Sunday, May 13, 2012
Ever watch that rather weird teevee show, The Prisoner. I saw bits and pieces of it back when it was running on, I think, UNC-TV. This was long ago. I probably never saw a whole episode, but I don't think that really mattered much. The premise was that this guy, possibly a British secret agent, had been spirited away to a prison camp which was designed to appear to be a comfy resort, where everyone was happy and having a great time. In each episode the hero discovers, somewheres along the half-way mark, that something is askew. He finds a cushion out of place that he left just so on purpose. He discovers that there's a camera in his ceiling. Another "inmate" whispers something to him, then disappears. There are countless variations on this theme of discovery, but at the end of each episode the hero (played by Patrick McGoohan) finds himself back at square one, in his nicely appointed bungalow, while unseen observers discuss his case.
So anyways, we've discovered that we are actually hostages of a feral cat colony which has been living here for an unknown number of months, unknown to us. Last evening, as dusk fell and Greg Biffle led the parade around Darlington, I went outside and looked down the driveway to where I'd parked my truck, sos I could do some mowing earlier. On top of my truck was a large silhouette--a cat's head and ears, his body shape directly behind. He was at rest, just looking. At me. I couldn't make out any of his features. I figured, though, that he was the big yellow tom. Libby later shone a flashlight in his direction and confirmed my theory.
Charlie Company might be viewed as a small invasion force, the first to make it inside our inner compound. (Except of course for the squirrels who live in the ceiling in the winter months, but they are a third force, and if anything good comes of our colonization it might be that squirrels make good meals for feral cats.) This, at least, would be the creationist logic of the situation, as opposed to visions of Newtonian entropy too depressing to savor on my meger two days away from my retirement
job. It's sort of like saying, "isn't it amazing how grapefruit all have the same number of sections. There must be a Creator." Versus something I saw the other night on the History Channel--where they were talking about Earth-like planets and someone asked, "well, how long would it take to get to one of those planets from here," and the answer was, "um, er, between 50 and 100 thousand YEARS." Which sorta takes the shine off the notion that we have alternatives "out there." Sartre was right.
I'm not sure that here in rural Chatham County we have much of a support system for them what wants to intervene in a feral cat colony, beyond the Old Ways (e.g., Mr. Yellow Tom provided a fine if silhouetted target, and I probably could have taken him out without much risk to my windshield). Here's a couple of youtubes of what people in more progressive realms do. It's pretty interesting for the cultural information, as well as for the information about feral cat colonies, imho (as the bloggers like to "say").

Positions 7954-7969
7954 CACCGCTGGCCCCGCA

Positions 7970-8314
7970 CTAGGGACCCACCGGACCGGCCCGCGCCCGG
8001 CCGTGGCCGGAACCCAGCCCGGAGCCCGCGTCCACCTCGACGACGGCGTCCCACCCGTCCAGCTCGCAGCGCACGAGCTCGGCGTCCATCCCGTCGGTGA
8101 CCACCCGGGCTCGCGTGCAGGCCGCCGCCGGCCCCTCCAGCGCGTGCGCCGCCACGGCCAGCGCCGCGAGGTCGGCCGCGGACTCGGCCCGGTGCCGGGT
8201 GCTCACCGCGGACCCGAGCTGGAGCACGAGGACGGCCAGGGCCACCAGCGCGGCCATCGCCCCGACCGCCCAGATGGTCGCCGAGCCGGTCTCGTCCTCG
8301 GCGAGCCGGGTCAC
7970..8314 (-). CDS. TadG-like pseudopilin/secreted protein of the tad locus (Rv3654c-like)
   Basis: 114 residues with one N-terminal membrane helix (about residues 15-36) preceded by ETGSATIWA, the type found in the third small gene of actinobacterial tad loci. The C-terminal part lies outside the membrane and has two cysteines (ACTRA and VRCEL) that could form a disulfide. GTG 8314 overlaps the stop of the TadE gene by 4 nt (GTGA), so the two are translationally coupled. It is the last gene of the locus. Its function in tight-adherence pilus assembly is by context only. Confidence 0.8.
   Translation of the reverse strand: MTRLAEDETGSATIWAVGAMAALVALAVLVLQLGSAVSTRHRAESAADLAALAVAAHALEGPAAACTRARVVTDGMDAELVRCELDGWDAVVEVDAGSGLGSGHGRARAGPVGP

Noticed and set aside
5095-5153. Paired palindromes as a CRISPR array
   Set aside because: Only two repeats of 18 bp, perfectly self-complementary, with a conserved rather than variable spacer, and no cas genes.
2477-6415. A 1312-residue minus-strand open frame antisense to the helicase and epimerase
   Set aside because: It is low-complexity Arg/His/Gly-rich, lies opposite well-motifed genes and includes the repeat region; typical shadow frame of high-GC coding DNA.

I like the "drop trap" idea. As a movie I mean. I like how you can watch the colony at work, the momma and her adolescent charges. It worries me some, that latter part of the vid, where you have to get each individual cat into a smaller carrier from the bigger group confinement area. That part where you have to have one foot just so on the bigger trap, then put a foot on the smaller trap, with the box of rocks set just right on the tab at the back. That's a juncture in the procedure where there might be problems humorous from a camera's eye point of view to be sure, but related to the bullet hole in the windshield problem discussed earlier.
So we find ourselves now looking past the three boys, careening around our former living room with the speed of Sprint Cup racers, while the race itself unfolds on the screen, indeed, stopping to watch the cars now and then before some rustle or quick movement from another brother distracts them. Now it's about trapping these creatures who live Out There, who are bringing Out There to our very doorstep. Libby fed the momma at 2 AM. She stood guard at the door so the yellow tom would not steal Momma's food. She then researched the best trap some more on-line. We are told that some local stores carry knock-off versions of these traps which tend to fail. Above all, we don't want to teach these invaders that they'd best beware of food in a shiny box. Our hope is that if we get Momma neutered, the toms will be less interested in hanging around. We can deal with her--an outside cat, per se, is easier than an inside one.
We might have to take Momma to some more "civilized" county when and if we do manage to capture her. There's not much sign of a human culture here in Chatham County which resembles the people depicted in the two videos posted above. But then, we are amongst only 8 counties in our whole state which voted against the No Equal Marriage Constitutional Amendment which just passed here in North Carolina. Maybe in this small regard the google does not know all. We'll certainly ask around. Some places, like Ocracoke, NC and Seattle WA, cherish their feral cat colonies. We don't live there I don't think. Here such colonies are more viewed as new vectors for rabies, which already thrives in raccoon and fox populations.
Put 'er in warp drive, Scottie.